PP/GC/PO/447 Letter from Lord Ponsonby to Henry John Temple, third Viscount Palmerston, enclosing a letter from Mr Wood about the condition of the Turkish troops, 27 September 1840
Letter from John Ponsonby, first Viscount Ponsonby, [British ambassador extraordinary and plenipotentiary at Constantinople], to Henry John Temple, third Viscount Palmerston: he encloses a letter from Mr Wood which are too delicate for a dispatch. 27 Sep 1840 The letter is marked “Private”. The docket notes that it was received on 17 October 1840. Enclosed is a letter from Richard Wood, HMS POWERFUL, Beirut, to John Ponsonby, first Viscount Ponsonby: he has been to Cyrpus to meet Selim Pasha. As the Turkish troops are without provisions they were not able to come to Syria. He hopes this will persuade the Turkish government to provide the arms and provisions if it wishes to regain Syria. The troops were animated and in good condition, but few in number. They will oppose forces fo 50,000 or 60,000. The Egyptians are making their own preparations to oppose efforts against them. As soon as Beirut is captured it will be a signal for a rebellion in Egypt, which is “ripe for it”. Yet Wood is anxious about the behaviour of Emir Beshir. Wood has learned that Sulieman Pasha might be persuaded to leave the service of the viceroy for a pension. As the advantages of buying him off are great, Wood has opened communications with him. As soon as the Turkish fleet arrives an attack will be made on Beirut and then a point will be secured to land armaments for the forces to enable them to push the Egyptian army from Syria. He hopes to receive Ponsonby’s instructions. There is great discontent in the Egyptian army, many members of which will join them. 7 Sep 1840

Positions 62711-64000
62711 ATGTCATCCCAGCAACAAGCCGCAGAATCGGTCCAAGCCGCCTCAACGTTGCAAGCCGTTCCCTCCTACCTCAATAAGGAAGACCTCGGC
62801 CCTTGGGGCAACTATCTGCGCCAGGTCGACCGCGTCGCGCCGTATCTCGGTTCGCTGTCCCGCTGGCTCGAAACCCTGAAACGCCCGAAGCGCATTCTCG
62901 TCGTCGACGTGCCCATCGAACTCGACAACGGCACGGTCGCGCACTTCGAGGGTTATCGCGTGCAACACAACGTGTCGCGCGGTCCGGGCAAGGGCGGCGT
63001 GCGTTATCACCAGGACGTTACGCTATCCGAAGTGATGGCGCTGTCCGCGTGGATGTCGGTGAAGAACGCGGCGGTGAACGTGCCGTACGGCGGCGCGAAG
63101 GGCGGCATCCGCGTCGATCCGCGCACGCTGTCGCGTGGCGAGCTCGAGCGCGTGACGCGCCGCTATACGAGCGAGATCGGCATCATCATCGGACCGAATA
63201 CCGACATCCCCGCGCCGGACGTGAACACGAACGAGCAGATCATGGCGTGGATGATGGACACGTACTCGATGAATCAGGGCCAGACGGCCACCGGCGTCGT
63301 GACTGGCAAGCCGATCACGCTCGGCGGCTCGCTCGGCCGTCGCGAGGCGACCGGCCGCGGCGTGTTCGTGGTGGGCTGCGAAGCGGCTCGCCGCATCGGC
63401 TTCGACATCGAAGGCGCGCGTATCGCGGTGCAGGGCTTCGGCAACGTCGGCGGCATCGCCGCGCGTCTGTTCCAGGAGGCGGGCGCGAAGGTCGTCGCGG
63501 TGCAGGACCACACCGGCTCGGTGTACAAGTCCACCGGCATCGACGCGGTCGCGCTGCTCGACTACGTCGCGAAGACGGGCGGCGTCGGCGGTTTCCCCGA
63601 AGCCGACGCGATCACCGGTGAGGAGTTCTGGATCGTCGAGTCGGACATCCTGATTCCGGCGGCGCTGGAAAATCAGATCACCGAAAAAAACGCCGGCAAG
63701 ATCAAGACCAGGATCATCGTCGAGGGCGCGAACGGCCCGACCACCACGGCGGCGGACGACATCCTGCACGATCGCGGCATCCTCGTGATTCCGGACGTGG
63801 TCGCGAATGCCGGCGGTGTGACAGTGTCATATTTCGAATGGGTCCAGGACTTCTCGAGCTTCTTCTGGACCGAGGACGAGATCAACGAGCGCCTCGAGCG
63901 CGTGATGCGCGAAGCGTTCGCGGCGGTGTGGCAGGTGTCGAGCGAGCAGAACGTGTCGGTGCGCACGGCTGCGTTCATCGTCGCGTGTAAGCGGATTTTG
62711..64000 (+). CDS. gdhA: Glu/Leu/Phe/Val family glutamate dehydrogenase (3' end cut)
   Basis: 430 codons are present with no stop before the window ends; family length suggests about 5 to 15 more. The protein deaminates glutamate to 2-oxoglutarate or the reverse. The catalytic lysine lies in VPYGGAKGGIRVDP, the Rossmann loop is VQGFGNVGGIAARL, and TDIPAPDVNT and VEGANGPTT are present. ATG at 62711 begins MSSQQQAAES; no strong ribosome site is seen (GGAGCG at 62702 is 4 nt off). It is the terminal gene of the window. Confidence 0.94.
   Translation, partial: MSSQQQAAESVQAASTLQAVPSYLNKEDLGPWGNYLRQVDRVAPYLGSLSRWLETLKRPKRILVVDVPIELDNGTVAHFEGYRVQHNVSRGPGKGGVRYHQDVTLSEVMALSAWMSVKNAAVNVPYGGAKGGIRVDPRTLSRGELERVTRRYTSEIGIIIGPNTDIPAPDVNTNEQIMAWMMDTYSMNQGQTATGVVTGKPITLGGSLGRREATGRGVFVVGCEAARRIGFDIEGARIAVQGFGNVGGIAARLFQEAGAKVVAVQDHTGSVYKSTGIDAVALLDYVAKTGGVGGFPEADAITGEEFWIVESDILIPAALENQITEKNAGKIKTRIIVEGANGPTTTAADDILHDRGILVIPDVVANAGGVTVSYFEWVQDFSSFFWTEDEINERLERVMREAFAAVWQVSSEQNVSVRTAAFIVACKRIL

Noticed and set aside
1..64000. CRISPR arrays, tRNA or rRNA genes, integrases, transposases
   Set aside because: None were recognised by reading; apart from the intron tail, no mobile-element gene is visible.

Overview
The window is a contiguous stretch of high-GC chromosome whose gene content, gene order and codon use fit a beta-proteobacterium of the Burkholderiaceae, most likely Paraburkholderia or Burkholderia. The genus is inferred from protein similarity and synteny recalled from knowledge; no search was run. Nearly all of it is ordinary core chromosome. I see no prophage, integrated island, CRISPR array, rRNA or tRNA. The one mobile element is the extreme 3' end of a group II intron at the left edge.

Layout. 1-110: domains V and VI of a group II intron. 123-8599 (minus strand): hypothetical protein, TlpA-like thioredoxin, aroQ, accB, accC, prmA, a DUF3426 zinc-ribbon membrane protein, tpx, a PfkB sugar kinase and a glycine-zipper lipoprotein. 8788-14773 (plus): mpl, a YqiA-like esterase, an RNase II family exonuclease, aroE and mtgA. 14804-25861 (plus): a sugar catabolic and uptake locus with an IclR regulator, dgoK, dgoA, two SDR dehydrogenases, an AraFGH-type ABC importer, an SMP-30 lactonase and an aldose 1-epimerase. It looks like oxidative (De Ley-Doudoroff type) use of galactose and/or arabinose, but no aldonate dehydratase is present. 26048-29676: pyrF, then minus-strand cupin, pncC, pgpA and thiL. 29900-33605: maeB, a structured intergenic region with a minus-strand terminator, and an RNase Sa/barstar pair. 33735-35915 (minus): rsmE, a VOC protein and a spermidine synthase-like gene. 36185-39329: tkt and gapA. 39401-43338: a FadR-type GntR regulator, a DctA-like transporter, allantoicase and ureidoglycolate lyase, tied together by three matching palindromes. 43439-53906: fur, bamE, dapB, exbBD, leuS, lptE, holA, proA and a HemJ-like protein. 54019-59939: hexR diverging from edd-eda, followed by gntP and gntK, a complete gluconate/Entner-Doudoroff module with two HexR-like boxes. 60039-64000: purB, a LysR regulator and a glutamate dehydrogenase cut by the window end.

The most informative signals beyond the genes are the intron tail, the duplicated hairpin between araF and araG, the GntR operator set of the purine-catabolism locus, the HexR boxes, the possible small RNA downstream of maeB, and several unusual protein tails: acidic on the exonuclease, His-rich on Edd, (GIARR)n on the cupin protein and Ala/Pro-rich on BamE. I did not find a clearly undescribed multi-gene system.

Three papers
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